In the case of Hershaw and others v Sheffield City Council (UKEAT/0033/14) the Employment Appeal Tribunal (EAT) has held that an employer was contractually bound to pay several employees higher salaries, following a mistake in an outcome letter from an HR consultant to a group of employees who had raised a grievance about their level of pay.
The EAT held that the key questions were whether the employer had intended the letter to set out its decision regarding pay and whether the sender of the letter had sufficient authority to bind the Council, both of which were satisfied in this case. The Council's argument that the contractual change was void by reason of mistake was not considered by the EAT, and was sent to a new employment tribunal.
A change to an employee's contract must be made by someone with sufficient authority to bind the employer, which may include an agent of the company who is not an employee. However, it is possible in certain circumstances for a contract to be void in law where it can be shown that one or both parties were mistaken as to a key fact or point of law when entering into the contract. Employees and workers are protected from having unauthorised deductions made from their wages by section 13 of the Employment Rights Act 1996.
Mr Hershaw and his colleagues (the Employees) were market patrol officers employed by Sheffield City Council (the Council). The Council offered a variation to the Employees' pay in October 2009, following a pay and grading review. The Employees appealed against the decision, arguing that they should have been paid more, and the matter went before a body authorised to make a decision on pay levels.
The appeal was heard in March 2011 and the body reserved its decision. No decision was communicated to the Employees, despite the appeal body being obliged to do so within 10 days, and the Employees issued a grievance in August 2011 about the process.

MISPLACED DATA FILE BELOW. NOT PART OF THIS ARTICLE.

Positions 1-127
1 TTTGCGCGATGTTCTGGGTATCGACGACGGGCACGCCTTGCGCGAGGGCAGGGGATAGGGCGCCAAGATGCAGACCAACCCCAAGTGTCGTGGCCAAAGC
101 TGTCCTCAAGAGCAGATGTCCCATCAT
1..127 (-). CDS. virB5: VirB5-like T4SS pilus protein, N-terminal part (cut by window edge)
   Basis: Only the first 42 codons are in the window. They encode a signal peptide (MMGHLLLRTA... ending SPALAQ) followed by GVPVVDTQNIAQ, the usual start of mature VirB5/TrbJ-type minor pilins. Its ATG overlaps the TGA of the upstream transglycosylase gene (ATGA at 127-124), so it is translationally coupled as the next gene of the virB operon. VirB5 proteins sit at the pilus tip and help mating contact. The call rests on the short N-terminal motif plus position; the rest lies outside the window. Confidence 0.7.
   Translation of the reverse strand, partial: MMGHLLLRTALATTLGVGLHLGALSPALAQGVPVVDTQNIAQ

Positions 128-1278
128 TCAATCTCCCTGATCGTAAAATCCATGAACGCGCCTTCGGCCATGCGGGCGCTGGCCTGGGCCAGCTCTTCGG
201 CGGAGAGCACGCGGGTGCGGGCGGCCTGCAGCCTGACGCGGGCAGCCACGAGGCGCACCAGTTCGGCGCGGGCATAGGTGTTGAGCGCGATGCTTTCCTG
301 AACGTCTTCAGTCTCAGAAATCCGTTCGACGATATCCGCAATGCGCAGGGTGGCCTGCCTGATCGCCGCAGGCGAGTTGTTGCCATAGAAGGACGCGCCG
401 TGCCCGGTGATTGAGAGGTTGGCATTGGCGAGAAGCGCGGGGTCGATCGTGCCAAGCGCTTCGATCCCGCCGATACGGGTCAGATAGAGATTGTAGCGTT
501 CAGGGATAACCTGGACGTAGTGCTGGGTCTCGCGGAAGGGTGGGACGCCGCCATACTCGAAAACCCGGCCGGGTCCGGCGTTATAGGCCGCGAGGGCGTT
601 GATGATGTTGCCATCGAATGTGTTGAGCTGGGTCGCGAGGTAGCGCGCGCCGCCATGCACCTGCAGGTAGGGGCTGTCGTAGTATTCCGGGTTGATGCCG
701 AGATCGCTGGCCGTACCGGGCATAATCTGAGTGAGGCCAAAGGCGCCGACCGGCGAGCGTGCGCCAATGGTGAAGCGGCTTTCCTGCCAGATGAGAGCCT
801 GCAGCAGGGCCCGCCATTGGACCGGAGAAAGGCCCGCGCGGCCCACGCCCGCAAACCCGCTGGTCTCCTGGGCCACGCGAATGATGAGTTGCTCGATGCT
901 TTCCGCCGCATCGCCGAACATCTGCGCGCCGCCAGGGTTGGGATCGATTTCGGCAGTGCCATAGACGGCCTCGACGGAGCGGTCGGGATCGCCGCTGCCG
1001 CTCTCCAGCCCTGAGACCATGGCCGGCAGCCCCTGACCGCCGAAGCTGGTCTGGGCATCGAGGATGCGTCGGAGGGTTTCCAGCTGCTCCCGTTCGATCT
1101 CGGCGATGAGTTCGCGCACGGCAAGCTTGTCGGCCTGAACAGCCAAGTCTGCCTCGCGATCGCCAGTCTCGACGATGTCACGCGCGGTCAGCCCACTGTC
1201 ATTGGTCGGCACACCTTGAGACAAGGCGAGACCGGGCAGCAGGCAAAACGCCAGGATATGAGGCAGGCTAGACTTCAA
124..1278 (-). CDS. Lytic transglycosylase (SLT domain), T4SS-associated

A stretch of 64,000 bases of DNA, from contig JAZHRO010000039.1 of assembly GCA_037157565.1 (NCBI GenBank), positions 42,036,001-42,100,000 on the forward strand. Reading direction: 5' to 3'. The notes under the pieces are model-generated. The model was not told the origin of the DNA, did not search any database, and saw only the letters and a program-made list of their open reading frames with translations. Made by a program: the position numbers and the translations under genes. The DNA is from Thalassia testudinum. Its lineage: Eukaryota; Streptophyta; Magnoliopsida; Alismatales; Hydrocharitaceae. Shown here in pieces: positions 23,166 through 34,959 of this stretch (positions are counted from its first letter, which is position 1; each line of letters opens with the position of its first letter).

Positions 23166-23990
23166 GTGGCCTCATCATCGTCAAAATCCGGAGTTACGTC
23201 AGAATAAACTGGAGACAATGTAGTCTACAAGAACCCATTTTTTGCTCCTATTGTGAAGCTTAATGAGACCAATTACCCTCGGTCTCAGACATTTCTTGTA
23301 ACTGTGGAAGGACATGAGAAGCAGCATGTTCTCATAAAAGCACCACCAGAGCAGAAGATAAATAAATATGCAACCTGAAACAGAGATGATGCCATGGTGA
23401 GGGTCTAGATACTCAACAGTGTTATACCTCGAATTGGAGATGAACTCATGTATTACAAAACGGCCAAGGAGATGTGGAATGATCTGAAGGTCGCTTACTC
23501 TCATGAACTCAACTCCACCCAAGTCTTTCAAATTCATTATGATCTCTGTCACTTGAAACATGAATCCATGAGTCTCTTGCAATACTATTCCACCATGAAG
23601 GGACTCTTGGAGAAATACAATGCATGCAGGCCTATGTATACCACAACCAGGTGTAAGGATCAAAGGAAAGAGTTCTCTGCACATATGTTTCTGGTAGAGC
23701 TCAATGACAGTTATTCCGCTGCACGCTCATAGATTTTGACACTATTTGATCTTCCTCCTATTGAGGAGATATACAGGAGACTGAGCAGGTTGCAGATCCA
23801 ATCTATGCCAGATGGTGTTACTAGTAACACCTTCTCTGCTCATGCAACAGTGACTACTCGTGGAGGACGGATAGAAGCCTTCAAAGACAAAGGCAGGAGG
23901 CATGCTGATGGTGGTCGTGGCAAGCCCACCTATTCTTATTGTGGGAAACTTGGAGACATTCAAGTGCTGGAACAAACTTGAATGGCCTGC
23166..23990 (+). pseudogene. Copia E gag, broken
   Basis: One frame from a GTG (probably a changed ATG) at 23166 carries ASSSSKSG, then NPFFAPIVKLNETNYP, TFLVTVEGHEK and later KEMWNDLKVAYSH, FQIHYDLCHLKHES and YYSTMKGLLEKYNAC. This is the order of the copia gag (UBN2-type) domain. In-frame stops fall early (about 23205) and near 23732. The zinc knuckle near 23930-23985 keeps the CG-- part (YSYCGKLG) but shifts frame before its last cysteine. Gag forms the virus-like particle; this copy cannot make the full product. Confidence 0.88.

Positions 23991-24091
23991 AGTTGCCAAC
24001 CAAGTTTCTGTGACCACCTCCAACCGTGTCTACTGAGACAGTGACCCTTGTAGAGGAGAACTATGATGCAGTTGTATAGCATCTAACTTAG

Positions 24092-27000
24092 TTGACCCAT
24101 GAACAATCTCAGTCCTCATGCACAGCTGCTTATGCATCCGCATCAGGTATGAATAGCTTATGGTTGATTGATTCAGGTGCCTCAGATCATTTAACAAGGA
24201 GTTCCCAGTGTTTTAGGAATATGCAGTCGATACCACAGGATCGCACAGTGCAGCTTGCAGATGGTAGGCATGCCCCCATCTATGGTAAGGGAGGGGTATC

The grievance was investigated by an HR consultant who was not an employee of the Council and had no authority to make a decision on pay levels, although she was authorised to communicate the result of the grievance process to the Employees.
On 10 October 2011 the HR consultant wrote a letter to the Employees, informing them that their pay grades would be increased from grade 3 to grade 5. The Employees' pay did not increase and the Council subsequently realised that the HR consultant had made a mistake and re-convened the appeal panel, which decided that in March 2011 it had concluded that the Employees should receive pay grade 4 rather than 5. The Employees were then put on to pay grade 4.
The Employees brought employment tribunal claims, alleging that they were entitled to receive grade 5 wages and claiming unlawful deductions of wages for the difference in pay between grades 4 and 5.
Employment tribunal decision
In the employment tribunal, the judge concluded that the 10 October 2011 letter was not a contractual document and that the HR consultant had not had authority to bind the Council, as she was only responsible for communicating the decision of the appeal panel. The judge held that it was not necessary to decide if a contractual mistake had been made, as the letter did not have contractual force. The Employees appealed to the EAT.
The EAT overturned the employment tribunal's decision, holding that the letter did have contractual force. The EAT stated that the key principle was whether the letter was intended to set out what had been decided by the Council and whether it had been sent by someone who had been authorised to send it. In the circumstances, both of these points had been satisfied.
As the employment tribunal judge had not ruled on whether a contractual mistake had been made, the EAT remitted the case to a freshly constituted employment tribunal to decide that point.
This case is a useful reminder of how easily communications with employees can lead to unintended changes being made to employees' contracts.
Where a communication sets out a variation to the employee's terms (eg an increase in pay or conditions relating to a bonus) and comes from someone who is held out by the employer as having authority to make or communicate a decision, it is likely that this will be binding on the employer.
It is therefore important to ensure that all communications to staff concerning pay, entitlements and conditions are properly checked and that if these are subject to conditions or the employer's discretion, this is clearly set out in the communication. Employers should be particularly careful where someone who is not employed by them, such as a consultant, writes to staff.
It will be interesting to see if the doctrine of mistake will void the contractual change in this case when the matter is eventually decided by an employment tribunal. However, this is by no means certain, with the EAT stating that there are strong arguments on both sides. In any case, asking a court or employment tribunal to correct a contractual error is an expensive business and best avoided if possible.